|Intro||Member of the Tennessee House of Representatives|
|From||United States of America|
|Birth||20 January 1817, Fayetteville, USA|
|Death||2 October 1911, Fayetteville, USA (aged 94 years)|
John Morgan Bright (January 20, 1817 – October 2, 1911) was an American politician and a U.S. Representative from Tennessee.
Born in Fayetteville, Tennessee, Bright was the son of James and Nancy Morgan Bright. He attended the schools of Fayetteville and Bingham's School in Hillsboro, North Carolina. He graduated from Nashville University in September 1839. In March 1841 he graduated from the law department of Transylvania University, Lexington, Kentucky.
Bright first married Judith C. Clark and they had nine children, James Clark Bright, Golding Bright, W. C. Bright, Robert Lucius Bright, John Morgan Bright, Anna Mary Bright, Susan Catherine Bright, Judith Margaret Bright, and Samual A.Bright. He next married Zerilda B Buckner and they had four children, Anthoney Buckner Bright, David Mitchel Bright, Becham Bright and Mathew M Bright. His third marriage was to Isabella Buckner.
Upon being admitted to the bar in 1841, Bright began his law practice in Fayetteville. He also served as a member of the Tennessee House of Representatives in 1847 and 1848. While in the Legislature he introduced and passed the bill providing for the construction of Tenn., Asylum for the Insane.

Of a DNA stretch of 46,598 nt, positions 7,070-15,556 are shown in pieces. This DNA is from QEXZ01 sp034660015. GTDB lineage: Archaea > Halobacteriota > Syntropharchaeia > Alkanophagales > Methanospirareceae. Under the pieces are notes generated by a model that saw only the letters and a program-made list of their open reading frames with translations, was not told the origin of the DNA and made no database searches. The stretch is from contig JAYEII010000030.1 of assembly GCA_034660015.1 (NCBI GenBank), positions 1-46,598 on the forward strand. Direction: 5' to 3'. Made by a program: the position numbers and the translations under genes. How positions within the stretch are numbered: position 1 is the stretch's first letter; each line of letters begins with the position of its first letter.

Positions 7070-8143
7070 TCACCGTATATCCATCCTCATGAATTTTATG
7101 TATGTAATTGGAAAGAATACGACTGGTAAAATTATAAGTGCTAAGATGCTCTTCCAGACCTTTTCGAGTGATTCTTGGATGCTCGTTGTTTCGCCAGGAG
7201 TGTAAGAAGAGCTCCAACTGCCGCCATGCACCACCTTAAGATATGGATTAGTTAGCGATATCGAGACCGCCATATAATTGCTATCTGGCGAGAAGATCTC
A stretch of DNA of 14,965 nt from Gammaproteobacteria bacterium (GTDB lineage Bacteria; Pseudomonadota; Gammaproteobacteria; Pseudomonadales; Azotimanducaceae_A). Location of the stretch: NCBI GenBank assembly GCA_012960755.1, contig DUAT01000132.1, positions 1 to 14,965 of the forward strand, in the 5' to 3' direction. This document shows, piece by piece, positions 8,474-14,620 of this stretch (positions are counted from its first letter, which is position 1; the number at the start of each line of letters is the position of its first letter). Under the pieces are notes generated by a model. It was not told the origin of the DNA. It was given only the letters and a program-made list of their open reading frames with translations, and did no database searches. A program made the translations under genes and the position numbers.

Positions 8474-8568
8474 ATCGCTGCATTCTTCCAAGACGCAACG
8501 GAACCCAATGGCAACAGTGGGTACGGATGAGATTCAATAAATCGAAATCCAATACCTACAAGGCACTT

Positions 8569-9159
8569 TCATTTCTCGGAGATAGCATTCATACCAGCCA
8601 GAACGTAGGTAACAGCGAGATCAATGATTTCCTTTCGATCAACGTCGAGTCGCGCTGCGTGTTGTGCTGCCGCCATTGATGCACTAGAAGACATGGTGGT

During the Civil War, he was Inspector General of Tennessee, with the rank of Brigadier General, and served on the staff of Governor Isham G. Harris from 1861 to 1865.
Elected as a Democrat to the Forty-second for the fourth district of Tennessee, Bright was re-elected to the four succeeding Congresses. The re-districting for the 44th Congress changed his representation to the fifth district. He served from March 4, 1871 to March 3, 1881. His first speech in the U. S. House of Representatives was against the Ku-Klux Bill. He served as chairman of the Committee on Claims (Forty-fourth through Forty-sixth Congresses), Committee on Expenditures in the Department of the Treasury (Forty-fourth Congress). He was an unsuccessful candidate for reelection in 1880 to the Forty-seventh Congress.
After leaving politics, Bright resumed the practice of law in Fayetteville.
Bright died in Fayetteville on October 2, 1911 at the age of 94 years and 256 days. He is interred at the Presbyterian Churchyard, Fayetteville, Tennessee.